9 Things You Should Know About the Religious Freedom Restoration Act

"The government should be held to a very high level of proof before it interferes with someone’s free exercise of religion."

RFRA began as a reaction to an unexpected U.S. Supreme Court ruling handed down in 1990. In Employment Division v. Smith, the Court claimed the First Amendment is not violated when neutral, generally applicable laws conflict with religious practices. Justice Antonin Scalia, writing for the majority, said the Court had never held that an individual’s religious beliefs excuse him from compliance with an otherwise valid law prohibiting conduct that government is free to regulate. 

 

Twenty-five years ago this week, President Bill Clinton signed the Religious Freedom Restoration Act of 1993 (RFRA). At the time of the law’s signing, President Clinton said,

What (RFRA) basically says is that the government should be held to a very high level of proof before it interferes with someone’s free exercise of religion. This judgment is shared by the people of the United States as well as by the Congress. We believe strongly that we can never, we can never be too vigilant in this work.

Here is what you should know about this landmark religious liberty law:

1. RFRA began as a reaction to an unexpected U.S. Supreme Court ruling handed down in 1990. In Employment Division v. Smith, the Court claimed the First Amendment is not violated when neutral, generally applicable laws conflict with religious practices. Justice Antonin Scalia, writing for the majority, said the Court had never held that an individual’s religious beliefs excuse him from compliance with an otherwise valid law prohibiting conduct that government is free to regulate. Allowing exceptions to every state law or regulation affecting religion, he wrote, “would open the prospect of constitutionally required exemptions from civic obligations of almost every conceivable kind.”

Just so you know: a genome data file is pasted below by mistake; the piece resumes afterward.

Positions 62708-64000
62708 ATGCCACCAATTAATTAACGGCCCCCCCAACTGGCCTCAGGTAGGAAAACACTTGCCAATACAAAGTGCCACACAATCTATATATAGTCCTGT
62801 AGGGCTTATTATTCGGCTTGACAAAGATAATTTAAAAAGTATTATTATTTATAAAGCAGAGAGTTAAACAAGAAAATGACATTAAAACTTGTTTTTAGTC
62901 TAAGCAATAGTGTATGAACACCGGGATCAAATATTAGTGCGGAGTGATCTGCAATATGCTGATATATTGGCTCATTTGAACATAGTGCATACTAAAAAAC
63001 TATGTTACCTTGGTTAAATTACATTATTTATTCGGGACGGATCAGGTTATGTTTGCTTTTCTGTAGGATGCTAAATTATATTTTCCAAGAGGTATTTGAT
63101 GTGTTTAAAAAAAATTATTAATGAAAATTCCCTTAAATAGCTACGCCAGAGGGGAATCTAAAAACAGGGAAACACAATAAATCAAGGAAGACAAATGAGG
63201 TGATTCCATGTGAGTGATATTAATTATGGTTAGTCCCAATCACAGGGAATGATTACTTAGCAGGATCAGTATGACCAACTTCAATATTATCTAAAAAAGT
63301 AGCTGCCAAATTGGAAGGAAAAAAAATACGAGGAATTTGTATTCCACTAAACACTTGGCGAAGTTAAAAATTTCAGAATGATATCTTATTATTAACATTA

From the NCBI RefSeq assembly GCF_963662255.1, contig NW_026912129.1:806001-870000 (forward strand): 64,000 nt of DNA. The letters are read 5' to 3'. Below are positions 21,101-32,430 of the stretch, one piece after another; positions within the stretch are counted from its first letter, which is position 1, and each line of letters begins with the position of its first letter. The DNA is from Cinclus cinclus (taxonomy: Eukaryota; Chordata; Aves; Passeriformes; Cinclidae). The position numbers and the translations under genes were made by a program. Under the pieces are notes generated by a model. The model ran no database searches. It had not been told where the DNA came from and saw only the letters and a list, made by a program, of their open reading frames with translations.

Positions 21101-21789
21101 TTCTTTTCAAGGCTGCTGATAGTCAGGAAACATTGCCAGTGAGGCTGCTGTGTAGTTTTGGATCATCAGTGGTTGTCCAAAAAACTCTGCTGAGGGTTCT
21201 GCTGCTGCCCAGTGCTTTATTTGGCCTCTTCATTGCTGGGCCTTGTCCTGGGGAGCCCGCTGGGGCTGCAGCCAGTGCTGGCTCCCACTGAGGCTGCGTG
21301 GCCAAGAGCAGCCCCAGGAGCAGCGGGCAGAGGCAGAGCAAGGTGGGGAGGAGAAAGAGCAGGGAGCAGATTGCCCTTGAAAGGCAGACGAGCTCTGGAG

2. Many Americans feared the new standard in the Smith case was a broad threat to religious liberty. In response, as the Baptist Joint Committee for Religious Liberty notes, an “extraordinary coalition of organizations coalesced to push for federal legislation that would ‘restore’ the pre-Smith compelling interest standard.” A group called the Coalition for the Free Exercise of Religion formed to lobby Congress to change the law. The coalition consisted of a broad spectrum of secular and religious groups, including the American Civil Liberties Union (ACLU), Concerned Women for America, the American Humanist Association, Justice Fellowship, and the Christian Life Commission of the Southern Baptist Convention (now the Ethics and Religious Liberty Commission).

3. On March 11, 1993, Rep. Chuck Schumer (D-NY) introduced the Religious Freedom Restoration Act (RFRA), a federal law intended to prevent other federal laws from substantially burdening a person’s free exercise of religion. The bill was approved by unanimous voice vote in the House of Representatives, and passed the Senate 97-3. The three “Nays” in the Senate were Robert Byrd (D-WV), Jesse Helms (R-NC), and Harlan Mathews (D-TN). The bill was signed into law by President Clinton on November 16.

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